The telescopes and their brightly coloured mounts were built by the German company ASTELCO and are protected by domes made by the Italian manufacturer Gambato. The project will receive support from the two TRAPPIST 60-cm telescopes, one at ESO’s La Silla Observatory and the other in Morocco [3]. The project will in due course also include the SPECULOOS Northern Observatory and SAINT-Ex, which are currently under construction in Tenerife, Spain, and at San Pedro Mártir, Mexico, respectively.

There is also potential for an exciting future collaboration with the Extremely Large Telescope (ELT), ESO’s future flagship telescope, currently under construction on Cerro Armazones. The ELT will be able to observe planets detected by SPECULOOS in unprecedented detail — perhaps even analysing their atmospheres.

“These new telescopes will allow us to investigate nearby Earth-like worlds in the Universe in greater detail than we could have imagined only ten years ago,” concluded Gillon. “These are tremendously exciting times for exoplanet science.”

Notes

[1] Speculoos, or speculaas, is a delicious type of spiced biscuit traditionally baked in Belgium and other countries for Saint Nicholas’s day on December 6. The name, with its sweet connotations, reflects the Belgian origins of the SPECULOOS project. The TRAPPIST project also has a similar Belgian namesake — it was named after Trappist beers, most of which are brewed in Belgium.

[2] The transit method is one of several ways exoplanets are discovered. A variety of instruments, including ESO’s planet-hunting HARPS spectrograph at the La Silla Observatory, use the radial velocity method to detect exoplanets, measuring changes in a star’s velocity due to an orbiting exoplanet.

[3] SSO also received funding from the European Research Council under the European Union’s Seventh Framework Programme (FP7/2007-2013)/ ERC grant agreement number 336480, from the Simons and MERAC Foundations, and from private sponsors.

Links

SPECULOOS website

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ESO is the foremost intergovernmental astronomy organisation in Europe and the world’s most productive ground-based astronomical observatory by far. It is supported by 16 countries: Austria, Belgium, Brazil, the Czech Republic, Denmark, France, Finland, Germany, Italy, the Netherlands, Poland, Portugal, Spain, Sweden, Switzerland and the United Kingdom, along with the host state of Chile. ESO carries out an ambitious programme focused on the design, construction and operation of powerful ground-based observing facilities enabling astronomers to make important scientific discoveries. ESO also plays a leading role in promoting and organising cooperation in astronomical research. ESO operates three unique world-class observing sites in Chile: La Silla, Paranal and Chajnantor. At Paranal, ESO operates the Very Large Telescope, the world’s most advanced visible-light astronomical observatory and two survey telescopes. VISTA works in the infrared and is the world’s largest survey telescope and the VLT Survey Telescope is the largest telescope designed to exclusively survey the skies in visible light. ESO is a major partner in ALMA, the largest astronomical project in existence. And on Cerro Armazones, close to Paranal, ESO is building the 39-metre EEuropean Extremely Large Telescope, the E-ELT, which will become “the world’s biggest eye on the sky”.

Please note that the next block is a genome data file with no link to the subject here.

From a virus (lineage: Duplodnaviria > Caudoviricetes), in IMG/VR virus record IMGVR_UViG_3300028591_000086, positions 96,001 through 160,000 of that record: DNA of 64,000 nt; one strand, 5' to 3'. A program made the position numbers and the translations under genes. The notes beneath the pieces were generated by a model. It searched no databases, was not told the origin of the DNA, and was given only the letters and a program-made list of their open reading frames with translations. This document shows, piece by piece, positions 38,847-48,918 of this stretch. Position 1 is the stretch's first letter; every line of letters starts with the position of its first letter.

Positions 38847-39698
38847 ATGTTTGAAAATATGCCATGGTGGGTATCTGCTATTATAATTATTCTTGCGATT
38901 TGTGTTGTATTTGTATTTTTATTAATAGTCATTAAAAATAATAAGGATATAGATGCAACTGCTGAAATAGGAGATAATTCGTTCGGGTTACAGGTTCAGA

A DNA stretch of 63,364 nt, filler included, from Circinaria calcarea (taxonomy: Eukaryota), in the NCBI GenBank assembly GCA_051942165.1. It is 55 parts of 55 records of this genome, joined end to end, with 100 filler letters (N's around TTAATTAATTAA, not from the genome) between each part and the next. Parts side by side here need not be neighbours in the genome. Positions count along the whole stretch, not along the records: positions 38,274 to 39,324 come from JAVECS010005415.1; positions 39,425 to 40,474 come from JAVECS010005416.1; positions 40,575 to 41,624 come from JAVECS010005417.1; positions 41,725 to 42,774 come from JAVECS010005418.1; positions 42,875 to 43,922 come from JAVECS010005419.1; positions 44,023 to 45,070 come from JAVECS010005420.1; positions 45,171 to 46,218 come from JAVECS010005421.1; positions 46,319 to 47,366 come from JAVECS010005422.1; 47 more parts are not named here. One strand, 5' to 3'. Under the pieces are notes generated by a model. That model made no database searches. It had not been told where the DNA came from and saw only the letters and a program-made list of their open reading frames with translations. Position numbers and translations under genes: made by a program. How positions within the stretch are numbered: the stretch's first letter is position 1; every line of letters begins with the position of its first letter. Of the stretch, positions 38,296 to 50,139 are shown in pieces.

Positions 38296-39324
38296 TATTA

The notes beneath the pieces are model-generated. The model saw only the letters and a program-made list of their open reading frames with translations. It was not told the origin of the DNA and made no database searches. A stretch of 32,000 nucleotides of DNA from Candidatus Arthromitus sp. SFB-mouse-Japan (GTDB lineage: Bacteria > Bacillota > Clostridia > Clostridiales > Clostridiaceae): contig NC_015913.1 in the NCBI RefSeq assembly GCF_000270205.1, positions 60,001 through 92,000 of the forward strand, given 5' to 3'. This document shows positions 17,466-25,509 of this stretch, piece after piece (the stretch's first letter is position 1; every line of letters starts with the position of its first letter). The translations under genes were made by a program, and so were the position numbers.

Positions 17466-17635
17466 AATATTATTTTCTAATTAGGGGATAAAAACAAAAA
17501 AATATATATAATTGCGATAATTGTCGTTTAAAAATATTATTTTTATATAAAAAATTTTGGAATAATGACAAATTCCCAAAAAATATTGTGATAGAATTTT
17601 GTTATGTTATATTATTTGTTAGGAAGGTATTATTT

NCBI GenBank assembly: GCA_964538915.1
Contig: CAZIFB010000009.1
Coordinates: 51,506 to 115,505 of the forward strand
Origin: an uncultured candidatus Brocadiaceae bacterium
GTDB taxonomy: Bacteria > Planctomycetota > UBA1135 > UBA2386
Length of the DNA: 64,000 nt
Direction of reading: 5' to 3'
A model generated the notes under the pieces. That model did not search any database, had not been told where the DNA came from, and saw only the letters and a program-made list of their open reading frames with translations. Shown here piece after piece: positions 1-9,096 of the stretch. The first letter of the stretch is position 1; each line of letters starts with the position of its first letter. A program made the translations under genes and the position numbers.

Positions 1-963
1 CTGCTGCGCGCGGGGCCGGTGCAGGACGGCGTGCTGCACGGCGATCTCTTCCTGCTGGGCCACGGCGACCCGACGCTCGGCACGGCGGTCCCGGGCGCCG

ESO La Silla HELIOS (HARPS Experiment for Light Integrated Over the Sun)

ESO/HARPS at La Silla

ESO 3.6m telescope & HARPS at Cerro LaSilla, Chile, 600 km north of Santiago de Chile at an altitude of 2400 metres.

ESO 2.2 meter telescope at La Silla, 600 km north of Santiago de Chile at an altitude of 2400 metres.

ESO/Cerro LaSilla, 600 km north of Santiago de Chile at an altitude of 2400 metres.

ESO VLT Platform at Cerro Paranal elevation 2,635 m (8,645 ft)


ESO VLT 4 lasers on Yepun

Glistening against the awesome backdrop of the night sky above ESO_s Paranal Observatory, four laser beams project out into the darkness from Unit Telescope 4 UT4 of the VLT.

ESO/NTT at Cerro La Silla, Chile, at an altitude of 2400 metres



ESO/Vista Telescope at Cerro Paranal, with an elevation of 2,635 metres (8,645 ft) above sea level

ESO/NRAO/NAOJ ALMA Array in Chile in the Atacama at Chajnantor plateau, at 5,000 metres

ESO/E-ELT,to be on top of Cerro Armazones in the Atacama Desert of northern Chile. located at the summit of the mountain at an altitude of 3,060 metres (10,040 ft).

ESO/APEX high on the Chajnantor plateau in Chile’s Atacama region, at an altitude of over 4,800 m (15,700 ft)

Leiden MASCARA instrument, La Silla, located in the southern Atacama Desert 600 kilometres (370 mi) north of Santiago de Chile at an altitude of 2,400 metres (7,900 ft)

Leiden MASCARA cabinet at ESO Cerro la Silla located in the southern Atacama Desert 600 kilometres (370 mi) north of Santiago de Chile at an altitude of 2,400 metres (7,900 ft)

ESO Next Generation Transit Survey at Cerro Paranel, 2,635 metres (8,645 ft) above sea level

SPECULOOS four 1m-diameter robotic telescopes 2016 in the ESO Paranal Observatory, 2,635 metres (8,645 ft) above sea level

ESO TAROT telescope at Paranal, 2,635 metres (8,645 ft) above sea level

ESO ExTrA telescopes at Cerro LaSilla at an altitude of 2400 metres